The larder beetle is a very common and widespread household insect pest. The insect's name comes from it's presence in dried, cured meats stored at room temperature prior to refrigeration. Today, larder beetles may be a pest in stored foods and other items of high protein content. Larder beetles outdoors are valuable “recyclers” that play an important role in the breakdown and recycling of animal protein. The larder beetle adult is slightly longer than 1/4th inch. It is roundly oval and dark brown to black with a characteristic light colored band running across the body. This light band contains 6 more or less prominent dark spots. Larder beetle larvae are up to 1/2 inch long. They are tapered in shape and covered with sparse, stiff hair.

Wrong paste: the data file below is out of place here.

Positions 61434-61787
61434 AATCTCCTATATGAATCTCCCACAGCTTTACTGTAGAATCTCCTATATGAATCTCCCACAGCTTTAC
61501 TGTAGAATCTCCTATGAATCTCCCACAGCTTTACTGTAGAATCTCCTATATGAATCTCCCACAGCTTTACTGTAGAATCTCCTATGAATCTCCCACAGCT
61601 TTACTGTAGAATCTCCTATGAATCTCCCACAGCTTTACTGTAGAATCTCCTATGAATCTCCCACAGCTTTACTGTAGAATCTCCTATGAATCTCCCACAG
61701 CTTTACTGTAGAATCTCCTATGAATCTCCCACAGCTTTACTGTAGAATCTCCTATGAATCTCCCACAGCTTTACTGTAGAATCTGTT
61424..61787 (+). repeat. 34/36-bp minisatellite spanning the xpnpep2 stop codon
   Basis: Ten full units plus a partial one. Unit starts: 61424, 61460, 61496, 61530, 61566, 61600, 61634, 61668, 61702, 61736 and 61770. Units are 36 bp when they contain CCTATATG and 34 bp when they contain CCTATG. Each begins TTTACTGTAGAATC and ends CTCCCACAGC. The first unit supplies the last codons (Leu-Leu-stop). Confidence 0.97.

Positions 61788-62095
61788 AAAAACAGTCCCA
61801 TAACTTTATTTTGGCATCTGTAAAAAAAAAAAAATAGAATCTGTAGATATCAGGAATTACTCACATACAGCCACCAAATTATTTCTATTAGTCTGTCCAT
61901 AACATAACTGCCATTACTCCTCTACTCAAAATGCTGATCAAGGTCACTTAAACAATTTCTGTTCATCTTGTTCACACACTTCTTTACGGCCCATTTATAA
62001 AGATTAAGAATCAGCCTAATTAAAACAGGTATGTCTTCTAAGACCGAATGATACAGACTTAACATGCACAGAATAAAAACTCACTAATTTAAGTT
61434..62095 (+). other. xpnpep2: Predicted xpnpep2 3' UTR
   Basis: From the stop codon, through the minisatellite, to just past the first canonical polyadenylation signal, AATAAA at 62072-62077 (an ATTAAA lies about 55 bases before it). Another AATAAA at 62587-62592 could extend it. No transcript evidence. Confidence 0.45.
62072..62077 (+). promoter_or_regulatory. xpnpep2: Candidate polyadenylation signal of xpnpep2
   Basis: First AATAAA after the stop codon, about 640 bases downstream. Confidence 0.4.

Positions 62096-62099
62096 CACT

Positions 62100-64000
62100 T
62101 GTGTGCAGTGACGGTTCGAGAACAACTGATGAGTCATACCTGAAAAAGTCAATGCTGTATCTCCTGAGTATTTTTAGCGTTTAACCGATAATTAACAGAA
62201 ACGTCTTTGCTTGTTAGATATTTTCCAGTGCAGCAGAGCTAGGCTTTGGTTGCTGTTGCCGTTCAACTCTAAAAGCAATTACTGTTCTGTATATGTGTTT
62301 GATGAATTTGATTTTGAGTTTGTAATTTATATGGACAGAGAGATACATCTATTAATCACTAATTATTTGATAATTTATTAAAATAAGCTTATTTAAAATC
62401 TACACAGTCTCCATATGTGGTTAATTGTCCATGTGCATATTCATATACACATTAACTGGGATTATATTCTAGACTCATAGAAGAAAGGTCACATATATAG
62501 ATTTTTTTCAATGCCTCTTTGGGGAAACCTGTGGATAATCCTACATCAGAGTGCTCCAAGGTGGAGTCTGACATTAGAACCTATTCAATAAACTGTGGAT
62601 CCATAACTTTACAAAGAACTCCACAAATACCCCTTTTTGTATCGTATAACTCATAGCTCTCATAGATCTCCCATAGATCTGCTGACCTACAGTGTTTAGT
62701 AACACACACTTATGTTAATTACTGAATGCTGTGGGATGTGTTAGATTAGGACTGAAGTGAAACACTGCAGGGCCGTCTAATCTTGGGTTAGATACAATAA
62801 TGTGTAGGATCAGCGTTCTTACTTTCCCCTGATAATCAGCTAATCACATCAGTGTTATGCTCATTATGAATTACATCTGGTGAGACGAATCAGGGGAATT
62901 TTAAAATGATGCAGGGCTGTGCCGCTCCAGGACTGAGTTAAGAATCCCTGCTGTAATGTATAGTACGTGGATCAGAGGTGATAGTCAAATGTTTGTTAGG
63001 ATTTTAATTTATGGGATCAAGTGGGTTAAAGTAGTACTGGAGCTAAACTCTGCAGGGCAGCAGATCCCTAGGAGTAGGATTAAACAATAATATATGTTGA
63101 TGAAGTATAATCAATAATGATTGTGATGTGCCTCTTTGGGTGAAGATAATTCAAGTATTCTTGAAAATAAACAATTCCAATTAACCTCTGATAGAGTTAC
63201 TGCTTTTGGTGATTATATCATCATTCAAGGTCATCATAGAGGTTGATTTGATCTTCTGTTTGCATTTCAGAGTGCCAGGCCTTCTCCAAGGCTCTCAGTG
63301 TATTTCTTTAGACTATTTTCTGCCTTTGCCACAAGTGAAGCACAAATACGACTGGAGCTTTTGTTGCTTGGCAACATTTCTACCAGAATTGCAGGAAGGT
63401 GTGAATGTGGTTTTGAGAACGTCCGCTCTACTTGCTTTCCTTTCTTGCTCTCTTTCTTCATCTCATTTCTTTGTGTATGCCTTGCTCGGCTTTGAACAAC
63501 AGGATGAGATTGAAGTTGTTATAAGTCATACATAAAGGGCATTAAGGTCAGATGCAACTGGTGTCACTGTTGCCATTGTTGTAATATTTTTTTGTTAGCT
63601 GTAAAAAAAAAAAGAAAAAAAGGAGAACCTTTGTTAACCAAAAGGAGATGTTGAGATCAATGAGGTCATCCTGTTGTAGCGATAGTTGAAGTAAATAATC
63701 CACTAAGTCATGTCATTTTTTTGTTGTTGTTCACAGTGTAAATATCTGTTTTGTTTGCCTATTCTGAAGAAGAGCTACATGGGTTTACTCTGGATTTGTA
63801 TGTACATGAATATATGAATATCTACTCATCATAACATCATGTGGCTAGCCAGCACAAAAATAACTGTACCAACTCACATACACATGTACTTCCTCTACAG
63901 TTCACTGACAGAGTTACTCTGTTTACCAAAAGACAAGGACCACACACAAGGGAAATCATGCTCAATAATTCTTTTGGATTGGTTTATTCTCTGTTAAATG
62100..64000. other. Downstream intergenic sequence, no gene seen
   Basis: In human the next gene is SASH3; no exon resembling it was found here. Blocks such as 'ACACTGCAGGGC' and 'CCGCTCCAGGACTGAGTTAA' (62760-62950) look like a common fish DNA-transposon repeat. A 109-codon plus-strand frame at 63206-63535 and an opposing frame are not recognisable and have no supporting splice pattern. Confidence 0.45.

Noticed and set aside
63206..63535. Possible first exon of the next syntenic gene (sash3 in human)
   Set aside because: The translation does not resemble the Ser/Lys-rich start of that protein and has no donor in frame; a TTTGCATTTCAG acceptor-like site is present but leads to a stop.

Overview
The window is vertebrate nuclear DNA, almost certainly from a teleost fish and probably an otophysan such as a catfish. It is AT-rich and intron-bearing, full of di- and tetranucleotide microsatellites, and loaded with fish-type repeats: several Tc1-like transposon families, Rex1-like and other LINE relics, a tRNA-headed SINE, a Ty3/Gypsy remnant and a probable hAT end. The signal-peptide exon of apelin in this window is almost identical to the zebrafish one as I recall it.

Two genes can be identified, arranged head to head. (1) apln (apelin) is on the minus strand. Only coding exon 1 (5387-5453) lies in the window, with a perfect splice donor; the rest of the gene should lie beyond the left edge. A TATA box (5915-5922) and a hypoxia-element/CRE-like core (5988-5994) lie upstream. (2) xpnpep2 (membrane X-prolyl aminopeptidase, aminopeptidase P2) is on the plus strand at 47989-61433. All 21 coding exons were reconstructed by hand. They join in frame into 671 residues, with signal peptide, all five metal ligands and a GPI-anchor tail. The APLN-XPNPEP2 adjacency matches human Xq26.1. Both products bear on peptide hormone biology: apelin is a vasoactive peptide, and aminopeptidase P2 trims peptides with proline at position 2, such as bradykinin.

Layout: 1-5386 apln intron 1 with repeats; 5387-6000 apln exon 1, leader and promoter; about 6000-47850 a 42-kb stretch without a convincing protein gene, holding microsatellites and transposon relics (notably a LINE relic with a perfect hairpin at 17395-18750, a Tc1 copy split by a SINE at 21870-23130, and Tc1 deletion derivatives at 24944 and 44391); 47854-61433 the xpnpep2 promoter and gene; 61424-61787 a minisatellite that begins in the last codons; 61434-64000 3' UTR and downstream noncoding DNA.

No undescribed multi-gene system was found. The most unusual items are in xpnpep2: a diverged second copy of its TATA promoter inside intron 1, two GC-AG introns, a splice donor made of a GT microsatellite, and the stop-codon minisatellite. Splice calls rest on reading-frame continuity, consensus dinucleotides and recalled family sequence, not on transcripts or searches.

Outside both the larvae and adults feed on items such as fur, hair, hides, feathers, and occasionally stored products such as dried fish, pet food and cheese. Adult beetles are sometimes observed outdoors where they have been feeding upon the pollen of flowers. In the house, however, the most likely source is dead insects or other animals (boxelder bugs, attic flies, mice, etc.) that have accumulated inside walls or attics.
This was found outdoors, probably eating dried cat food.